My father is a firefighter, and I grew up with the mentality that I needed to tell my dad I loved him every single time he went to work. When my parents divorced things changed, and since I no longer live with him or my mom, I don't get nervous every time he goes to work anymore. However, my brother just graduated from the police academy in Cleveland. He's posted in an absolutely terrible neighborhood, where people get shot on a daily basis, there's not a window without bars to be seen, and 8-year-olds are selling drugs.
I'm terrified. I get these images that he's going to get shot, or worse. He has a really bad temper, and I'm afraid he's going to get himself in trouble. Now, with my brother starting his police work, I'm starting to freak out about my dad again too. Both of their jobs are dangerous, and I think I am actually more scared for them than they are! How can I learn to deal with this fear and cope with their life-threatening jobs?
— Terrified Teresa
To see DearSugar's answer, read more.
Dear Terrified Teresa,
I certainly applaud the men in your life for taking on such difficult but important duties, but I'm sure I'd be a worried mess if I were in your position too. Being scared is normal, but letting it overwhelm you will only make you a stress case, and certainly won't serve to protect your brother or your father. But of course ending such worries is much easier said than done.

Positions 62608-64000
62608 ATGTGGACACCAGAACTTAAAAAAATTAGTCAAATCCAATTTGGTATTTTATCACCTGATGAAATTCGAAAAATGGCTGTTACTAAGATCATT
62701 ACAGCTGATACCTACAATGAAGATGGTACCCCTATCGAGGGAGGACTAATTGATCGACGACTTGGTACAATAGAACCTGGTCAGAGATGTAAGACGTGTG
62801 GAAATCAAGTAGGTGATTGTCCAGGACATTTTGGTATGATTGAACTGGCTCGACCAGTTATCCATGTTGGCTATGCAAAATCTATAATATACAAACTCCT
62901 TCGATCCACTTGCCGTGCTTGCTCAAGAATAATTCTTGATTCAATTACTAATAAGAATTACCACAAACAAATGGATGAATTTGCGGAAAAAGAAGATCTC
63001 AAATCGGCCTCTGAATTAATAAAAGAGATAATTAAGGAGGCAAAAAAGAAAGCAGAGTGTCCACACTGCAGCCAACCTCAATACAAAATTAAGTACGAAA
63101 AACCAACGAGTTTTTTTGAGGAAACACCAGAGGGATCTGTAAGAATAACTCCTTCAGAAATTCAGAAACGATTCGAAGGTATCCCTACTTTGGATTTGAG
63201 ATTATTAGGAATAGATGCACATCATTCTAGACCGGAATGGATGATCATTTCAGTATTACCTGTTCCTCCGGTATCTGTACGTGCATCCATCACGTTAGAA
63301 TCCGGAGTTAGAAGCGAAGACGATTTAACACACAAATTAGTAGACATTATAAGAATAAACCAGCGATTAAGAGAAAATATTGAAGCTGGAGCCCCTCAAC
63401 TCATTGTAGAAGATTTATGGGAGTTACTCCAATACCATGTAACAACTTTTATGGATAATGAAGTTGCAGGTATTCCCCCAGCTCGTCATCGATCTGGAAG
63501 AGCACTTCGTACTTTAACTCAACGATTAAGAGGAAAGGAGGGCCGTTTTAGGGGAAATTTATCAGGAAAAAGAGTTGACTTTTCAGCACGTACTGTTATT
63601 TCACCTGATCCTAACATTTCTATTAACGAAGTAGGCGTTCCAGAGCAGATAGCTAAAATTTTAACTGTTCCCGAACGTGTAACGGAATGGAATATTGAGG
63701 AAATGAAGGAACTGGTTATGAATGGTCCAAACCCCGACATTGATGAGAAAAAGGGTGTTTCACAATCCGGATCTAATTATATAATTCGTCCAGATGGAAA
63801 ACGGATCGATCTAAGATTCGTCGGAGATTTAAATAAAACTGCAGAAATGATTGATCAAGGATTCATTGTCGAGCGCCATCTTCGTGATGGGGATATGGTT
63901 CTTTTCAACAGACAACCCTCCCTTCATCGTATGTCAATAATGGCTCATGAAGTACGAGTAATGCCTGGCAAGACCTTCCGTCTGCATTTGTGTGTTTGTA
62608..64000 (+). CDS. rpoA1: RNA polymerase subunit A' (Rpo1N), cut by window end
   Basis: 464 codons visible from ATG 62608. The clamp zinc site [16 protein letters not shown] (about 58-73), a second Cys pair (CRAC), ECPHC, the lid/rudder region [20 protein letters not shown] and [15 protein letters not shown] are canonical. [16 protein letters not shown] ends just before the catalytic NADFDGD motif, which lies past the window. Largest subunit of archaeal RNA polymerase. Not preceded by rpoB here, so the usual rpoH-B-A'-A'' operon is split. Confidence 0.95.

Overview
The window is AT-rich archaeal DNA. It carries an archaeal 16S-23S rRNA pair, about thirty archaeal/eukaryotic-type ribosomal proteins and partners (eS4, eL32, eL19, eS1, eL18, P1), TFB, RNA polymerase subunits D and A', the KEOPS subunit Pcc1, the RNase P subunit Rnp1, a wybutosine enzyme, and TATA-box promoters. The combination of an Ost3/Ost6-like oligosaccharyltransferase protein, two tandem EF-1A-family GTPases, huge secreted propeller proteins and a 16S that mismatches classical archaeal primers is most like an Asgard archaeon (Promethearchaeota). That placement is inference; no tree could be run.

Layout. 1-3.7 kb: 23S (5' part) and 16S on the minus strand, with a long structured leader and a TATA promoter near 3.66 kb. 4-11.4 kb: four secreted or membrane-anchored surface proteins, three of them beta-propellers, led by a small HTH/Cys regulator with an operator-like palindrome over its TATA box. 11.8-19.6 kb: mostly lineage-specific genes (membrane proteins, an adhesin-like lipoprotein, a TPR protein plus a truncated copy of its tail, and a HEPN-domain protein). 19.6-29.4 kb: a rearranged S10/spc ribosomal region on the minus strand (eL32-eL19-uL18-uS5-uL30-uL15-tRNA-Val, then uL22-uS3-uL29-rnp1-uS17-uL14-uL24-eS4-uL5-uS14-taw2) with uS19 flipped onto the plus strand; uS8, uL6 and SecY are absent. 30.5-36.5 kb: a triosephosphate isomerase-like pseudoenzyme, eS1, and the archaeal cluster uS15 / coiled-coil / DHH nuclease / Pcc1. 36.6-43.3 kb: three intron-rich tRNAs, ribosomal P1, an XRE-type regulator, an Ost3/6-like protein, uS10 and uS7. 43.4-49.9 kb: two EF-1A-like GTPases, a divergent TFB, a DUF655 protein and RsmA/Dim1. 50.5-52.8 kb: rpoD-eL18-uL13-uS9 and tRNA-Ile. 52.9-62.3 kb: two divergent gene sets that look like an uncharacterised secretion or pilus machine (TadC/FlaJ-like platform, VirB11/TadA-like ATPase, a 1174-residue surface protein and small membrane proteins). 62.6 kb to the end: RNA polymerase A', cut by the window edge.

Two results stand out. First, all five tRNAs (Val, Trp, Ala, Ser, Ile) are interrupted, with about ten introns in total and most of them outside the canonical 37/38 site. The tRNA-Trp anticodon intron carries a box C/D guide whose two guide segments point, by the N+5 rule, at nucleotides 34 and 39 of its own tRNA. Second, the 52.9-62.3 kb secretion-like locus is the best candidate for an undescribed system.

I would recommend reaching out to a support group for family members of firefighters and police officers, which many counties do have. Just articulating your fears to other people might help you shoulder the burden. Also, get into the habit of reminding yourself, as often as you need to, that worrying isn't going to help. Instead, channel your energy into connecting with them as much as possible and letting them know that you're always thinking about them.
There is no easy answer, and I'm sure this is something that will always be in the back of your mind, but there are certain things in this life we have no control over. It is possible to be both realistic and hopeful at the same time; focus on achieving that balance.